Bee pollen, the main food for the hive, is one of the most nutrient-dense foods on the planet. It contains more than 200 beneficial compounds, is a complete protein, and has an impressive profile of vitamins, minerals, antioxidants, as well as antimicrobial and anti-inflammatory properties. Be careful if you are allergic to bees, pollen, or honey.
How to eat: Cover yogurt / cereal, add to smoothies, sauces, desserts and bars.
Beetroot / Betabel
Red, earthy, and sweet beets are definitely one of our favorite versatile vegetables. In addition to containing many vitamins and minerals, beets are a superfood to help control high blood pressure and improve athletic performance.
These benefits can be attributed to its nitrate content in the diet which helps to dilate blood vessels and increase oxygen refreshment.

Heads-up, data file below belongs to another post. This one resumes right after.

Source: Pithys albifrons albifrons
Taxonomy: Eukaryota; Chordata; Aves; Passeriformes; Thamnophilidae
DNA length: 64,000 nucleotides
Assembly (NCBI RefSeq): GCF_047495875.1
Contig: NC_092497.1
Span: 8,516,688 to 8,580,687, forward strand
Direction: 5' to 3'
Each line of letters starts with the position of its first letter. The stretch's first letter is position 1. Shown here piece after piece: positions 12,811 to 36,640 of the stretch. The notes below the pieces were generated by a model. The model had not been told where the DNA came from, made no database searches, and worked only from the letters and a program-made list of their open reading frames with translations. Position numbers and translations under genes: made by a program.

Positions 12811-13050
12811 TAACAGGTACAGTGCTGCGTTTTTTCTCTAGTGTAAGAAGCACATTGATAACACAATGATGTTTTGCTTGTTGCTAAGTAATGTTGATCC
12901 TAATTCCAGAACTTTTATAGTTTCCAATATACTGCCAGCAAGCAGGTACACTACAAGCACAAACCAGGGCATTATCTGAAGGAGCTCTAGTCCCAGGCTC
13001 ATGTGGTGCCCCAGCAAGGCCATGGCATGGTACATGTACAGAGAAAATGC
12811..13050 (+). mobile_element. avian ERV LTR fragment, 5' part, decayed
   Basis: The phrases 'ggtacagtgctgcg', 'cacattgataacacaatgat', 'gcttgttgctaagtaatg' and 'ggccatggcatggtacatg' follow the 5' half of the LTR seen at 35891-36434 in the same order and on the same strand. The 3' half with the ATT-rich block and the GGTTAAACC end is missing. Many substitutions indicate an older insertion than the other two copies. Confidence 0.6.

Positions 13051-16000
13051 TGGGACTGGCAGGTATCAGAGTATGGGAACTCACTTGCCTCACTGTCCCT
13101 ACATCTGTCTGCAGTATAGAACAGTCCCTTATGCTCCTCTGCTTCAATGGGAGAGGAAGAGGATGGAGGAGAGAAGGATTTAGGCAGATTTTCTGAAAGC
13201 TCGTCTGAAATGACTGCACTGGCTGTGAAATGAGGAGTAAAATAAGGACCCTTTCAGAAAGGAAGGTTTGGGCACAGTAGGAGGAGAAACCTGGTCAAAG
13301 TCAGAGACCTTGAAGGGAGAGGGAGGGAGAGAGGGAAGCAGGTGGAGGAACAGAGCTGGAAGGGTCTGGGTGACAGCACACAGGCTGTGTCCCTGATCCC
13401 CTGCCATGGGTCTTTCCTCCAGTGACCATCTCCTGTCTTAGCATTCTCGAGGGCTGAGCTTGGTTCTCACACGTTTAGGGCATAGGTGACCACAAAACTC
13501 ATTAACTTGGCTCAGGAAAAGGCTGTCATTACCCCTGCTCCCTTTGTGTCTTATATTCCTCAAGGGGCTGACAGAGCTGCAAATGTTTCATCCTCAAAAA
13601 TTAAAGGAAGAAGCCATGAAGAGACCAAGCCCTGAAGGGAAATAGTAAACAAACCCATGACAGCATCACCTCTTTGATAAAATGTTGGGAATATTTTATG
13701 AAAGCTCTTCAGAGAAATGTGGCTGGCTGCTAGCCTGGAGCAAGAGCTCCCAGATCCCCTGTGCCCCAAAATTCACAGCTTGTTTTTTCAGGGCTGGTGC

How to eat: in salads, roasts, in smoothies, desserts, soups, garnishes.
When you think of blueberries, antioxidants are most likely the first thing to come to mind, and that's because blueberries contain one of the highest amounts of those beneficial compounds of all fruits and vegetables.
Anthocyanins specifically give blueberries their beautiful color and can be attributed to most of their benefits, including helping to control blood sugar, protect against heart disease, and reduce DNA damage.
How to eat: Add on top of breakfast, snacks, salads, yogurt, oatmeal, in smoothies, homemade jams, and sauces.
Most of us would cringe at the mere mention of broccoli, but this amazing cruciferous vegetable is packed with vitamins, minerals, and many beneficial compounds. One of them is glucosinolates that can offer protection against several types of cancer, including breast, prostate and lung.
How to eat: roasted, with sauces, in salads, pasta dishes, sauces, soup, stews, etc.